Certain self-imposed gimmicky rules, like requiring a bill to be posted for three days, will have to be waived. But whatever. "Rules."
"Multiple changes" to the bill, which has already been dragged far to the right over the last week, are being made. Perhaps most interestingly, the new bill will cost $35 million more than the one that suffered a defeat at the hands of conservatives. That additional funding will go to the National Guard and will be delivered directly to governors, so the Imperial President and his Executive Branch Minions can't get their dirty hands on it and illicitly use it for amnesty or abortions or Katy Perry concerts.
Other language, according to members, will merely "tighten" or make "technical changes" to already conservative portions of the bill. "The new legislation," Politico reports, "...uses new language penned by Texas Rep. John Carter and Alabama Rep. Robert Aderholt to change a 2008 trafficking law that made it harder to deport children from countries other than Canada and Mexico." Roll Call adds that "[i]t would also allow immigration enforcement officials to detain children while they wait for deportation hearings and require immigration enforcement officials to investigate people taking custody of undocumented immigrant children to determine whether they are being compensated by drug smugglers." Sounds lovely, and a little more than a "technical change." And on the DACA side, Rep. Marsha Blackburn's stricter proposal to end President Obama's program for undocumented immigrants under 31 who came here as children would be adopted.
For supposedly modest, technical tweaks, the changes appear to be swaying hard-liners like Reps. Michele Bachmann and Steve King, who thought yesterday's bill was so bad that it was worth humiliating the Republican Party over.
Interestingly, one person who's playing it safe with his public comments, lest he get even more egg on his face, is new Majority Whip Scalise. "There are those that want to go back to the original Blackburn DACA language, tighten up the asylum language," Scalise told reporters outside this morning's conference meeting. "But again, every time we do that we seem to lose people on the other end. So I don’t know. I think it’s just a matter of rewriting the text.”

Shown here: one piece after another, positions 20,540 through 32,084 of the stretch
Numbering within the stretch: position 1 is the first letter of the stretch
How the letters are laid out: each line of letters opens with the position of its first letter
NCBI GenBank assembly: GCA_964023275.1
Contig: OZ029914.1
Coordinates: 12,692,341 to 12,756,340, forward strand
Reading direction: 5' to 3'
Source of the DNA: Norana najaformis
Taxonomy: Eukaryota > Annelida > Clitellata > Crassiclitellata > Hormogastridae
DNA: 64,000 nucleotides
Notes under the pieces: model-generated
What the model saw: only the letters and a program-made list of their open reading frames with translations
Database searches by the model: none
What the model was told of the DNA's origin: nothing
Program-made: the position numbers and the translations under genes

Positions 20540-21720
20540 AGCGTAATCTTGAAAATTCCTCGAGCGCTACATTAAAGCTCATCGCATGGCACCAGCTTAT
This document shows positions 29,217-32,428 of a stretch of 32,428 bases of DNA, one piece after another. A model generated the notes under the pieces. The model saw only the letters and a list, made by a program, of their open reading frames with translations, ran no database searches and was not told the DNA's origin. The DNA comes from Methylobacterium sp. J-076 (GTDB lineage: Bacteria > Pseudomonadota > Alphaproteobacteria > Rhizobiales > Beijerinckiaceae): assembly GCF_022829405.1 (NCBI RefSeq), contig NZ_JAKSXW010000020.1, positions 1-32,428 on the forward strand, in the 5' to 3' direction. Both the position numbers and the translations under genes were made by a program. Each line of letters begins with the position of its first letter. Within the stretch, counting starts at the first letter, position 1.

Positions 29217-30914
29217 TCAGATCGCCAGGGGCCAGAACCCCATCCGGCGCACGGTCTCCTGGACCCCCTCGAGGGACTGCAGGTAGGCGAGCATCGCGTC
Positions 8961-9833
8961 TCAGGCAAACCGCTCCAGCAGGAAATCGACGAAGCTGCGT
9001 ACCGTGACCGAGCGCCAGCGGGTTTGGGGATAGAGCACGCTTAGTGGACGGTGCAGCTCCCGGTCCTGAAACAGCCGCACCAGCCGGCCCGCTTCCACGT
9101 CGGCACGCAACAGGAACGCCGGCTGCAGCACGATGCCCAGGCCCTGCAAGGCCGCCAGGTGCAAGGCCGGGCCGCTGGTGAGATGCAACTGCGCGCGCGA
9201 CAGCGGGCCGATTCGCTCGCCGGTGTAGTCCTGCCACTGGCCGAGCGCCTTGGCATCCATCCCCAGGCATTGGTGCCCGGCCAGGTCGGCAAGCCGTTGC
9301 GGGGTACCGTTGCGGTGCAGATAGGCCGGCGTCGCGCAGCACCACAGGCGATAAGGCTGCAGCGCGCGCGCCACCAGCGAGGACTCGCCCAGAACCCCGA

The people on the "other end" -- the few remaining moderates in the House GOP -- tend to be more naturally aligned with Boehner and probably wouldn't blow this up and heap further embarrassment on the speaker. Besides, they want to go on vacation. We'll see.
But once again we're in a situation where having to move the bill further and further right, until a comical extremity is finally reached, ruins whatever leverage the House had against the Senate. If today's changes even make House GOP moderates queasy, it's only going to be more anathema than it already was to Senate Democrats. The whole idea of getting this bill through was to jam the Senate ahead of the August recess. Senate Republicans were playing along with this scheme by filibustering the Senate's own border supplemental last night, allowing the House bill to be the only game in town. But now that the House bill has moved so far to the right to support GOP-only passage, it gives Senate Democrats a more credible means of dismissing it as an unworkable non-starter.
This has been the same dynamic in all of the House's high-profile attempts to jam the Senate. During the 2011 debt ceiling fight, it was impossible to move a bill out of the House unless it contained ridiculous measures like amendments to the Constitution. And in the fight that led to last year's government shutdown, Boehner couldn't move any spending bill that didn't defund Obamacare. Such insertions removed the pressure from Harry Reid to take up and work with the House's bills. Now we're in another case where the failure of yesterday's supplemental made it quite clear to the public that the House has had to make this bill palatable to the far right, by making it a far-right bill, in order to move it. Why should Reid feel pressure to act on that?